The best thing that can be said about the local construction industry in the wake of the recession: At least it has bottomed out.
The line snaked outside Local 440 in Seattle’s Central District, plumes of cigarette smoke rising among the silhouettes.
The union represents laborers, including many workers in the heavy highway industry: tunnel builders, pavers, flaggers.
Of its 1,300 nonretired members, about 600 are currently unemployed, and in the dark drizzle of a recent morning, dozens waited to sign a list at the union’s roll call, a chance to stay eligible for any job dispatch that might come in.
Though there are signs that the economy is slowly starting to improve, the upswing has not yet come to the local construction industry, which is still struggling after a devastating recession. In the Puget Sound region, construction suffered the largest employment losses of any industry, and since then job growth has flat-lined.
Most Read Local Stories
- WSP trooper whose work was key to investigation of 2017 DuPont Amtrak derailment dies from COVID
- Light rail ready to open at Northgate, transforming more than just commutes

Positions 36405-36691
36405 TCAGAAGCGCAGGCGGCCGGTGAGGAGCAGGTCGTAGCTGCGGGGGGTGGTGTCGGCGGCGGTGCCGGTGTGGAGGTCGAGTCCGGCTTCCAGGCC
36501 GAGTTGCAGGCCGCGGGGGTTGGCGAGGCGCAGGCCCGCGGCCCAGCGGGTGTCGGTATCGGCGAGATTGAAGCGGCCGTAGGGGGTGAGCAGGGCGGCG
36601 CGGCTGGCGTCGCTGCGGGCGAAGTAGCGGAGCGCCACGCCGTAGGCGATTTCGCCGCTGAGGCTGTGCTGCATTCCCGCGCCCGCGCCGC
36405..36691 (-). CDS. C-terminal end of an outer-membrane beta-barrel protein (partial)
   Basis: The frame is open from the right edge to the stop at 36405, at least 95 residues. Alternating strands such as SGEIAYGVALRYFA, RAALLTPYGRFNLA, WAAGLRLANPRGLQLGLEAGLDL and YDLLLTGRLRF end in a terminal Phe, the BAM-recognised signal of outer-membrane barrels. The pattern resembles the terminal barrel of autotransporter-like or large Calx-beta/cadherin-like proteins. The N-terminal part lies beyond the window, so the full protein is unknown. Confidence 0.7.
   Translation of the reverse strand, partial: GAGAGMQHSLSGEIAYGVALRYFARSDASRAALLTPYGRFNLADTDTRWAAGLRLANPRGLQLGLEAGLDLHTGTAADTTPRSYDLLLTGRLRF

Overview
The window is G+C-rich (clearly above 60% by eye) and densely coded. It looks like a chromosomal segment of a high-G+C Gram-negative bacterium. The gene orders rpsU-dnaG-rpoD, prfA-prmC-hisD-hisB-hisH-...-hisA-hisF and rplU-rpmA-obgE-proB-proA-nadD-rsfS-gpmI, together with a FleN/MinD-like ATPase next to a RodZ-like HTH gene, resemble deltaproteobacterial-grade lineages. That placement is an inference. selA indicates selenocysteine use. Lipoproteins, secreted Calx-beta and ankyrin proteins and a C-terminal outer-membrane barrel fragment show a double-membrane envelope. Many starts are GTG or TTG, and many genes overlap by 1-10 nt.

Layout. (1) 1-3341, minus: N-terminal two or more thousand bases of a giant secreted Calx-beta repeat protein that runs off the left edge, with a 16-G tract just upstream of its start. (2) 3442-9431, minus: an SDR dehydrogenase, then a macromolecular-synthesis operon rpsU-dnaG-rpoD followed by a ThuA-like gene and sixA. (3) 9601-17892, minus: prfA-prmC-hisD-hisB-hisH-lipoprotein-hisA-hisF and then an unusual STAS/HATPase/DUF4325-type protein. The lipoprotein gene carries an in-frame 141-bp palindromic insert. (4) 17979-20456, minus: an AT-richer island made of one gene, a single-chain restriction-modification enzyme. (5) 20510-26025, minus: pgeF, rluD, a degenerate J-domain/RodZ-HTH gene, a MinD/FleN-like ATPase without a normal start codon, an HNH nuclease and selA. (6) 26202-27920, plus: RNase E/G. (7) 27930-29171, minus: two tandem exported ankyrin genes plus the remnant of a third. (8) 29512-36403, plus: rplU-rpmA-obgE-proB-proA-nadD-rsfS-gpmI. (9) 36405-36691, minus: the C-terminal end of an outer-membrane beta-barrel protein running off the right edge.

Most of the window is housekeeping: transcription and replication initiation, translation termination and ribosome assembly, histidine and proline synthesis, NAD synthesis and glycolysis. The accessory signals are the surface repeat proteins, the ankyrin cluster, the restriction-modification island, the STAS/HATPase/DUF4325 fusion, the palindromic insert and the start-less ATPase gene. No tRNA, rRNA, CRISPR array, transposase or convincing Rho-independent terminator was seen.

- Fast facts about Northgate light rail before it opens Saturday
- Ferry-naming contest draws comically creative ideas — but let's get real, Washington state says
- Washington State Patrol's hiring under fire as agency failed to diversify over decades
In Olympia, a bipartisan jobs bill intended to aid the industry has been delayed by the Legislature’s budget battle, and a national effort that would fund more projects has been held up, hamstrung by a partisan gulf between House and Senate versions of a transportation and infrastructure bill. The U.S. Senate passed the bill Wednesday.
By 2015, the Puget Sound area can expect to get back fewer than half of the 45,600 construction jobs it lost industrywide over the course of the recession, according to projections from the Puget Sound Economic Forecaster.
That’s bad news for unemployed construction workers, who have seen little improvement since the state’s recession-era low in January 2011. One year later, just 700 of the total jobs lost in construction had been recovered statewide, according to data from the state Employment Security Department.
Those slight gains mean little when tens of thousands remain without work.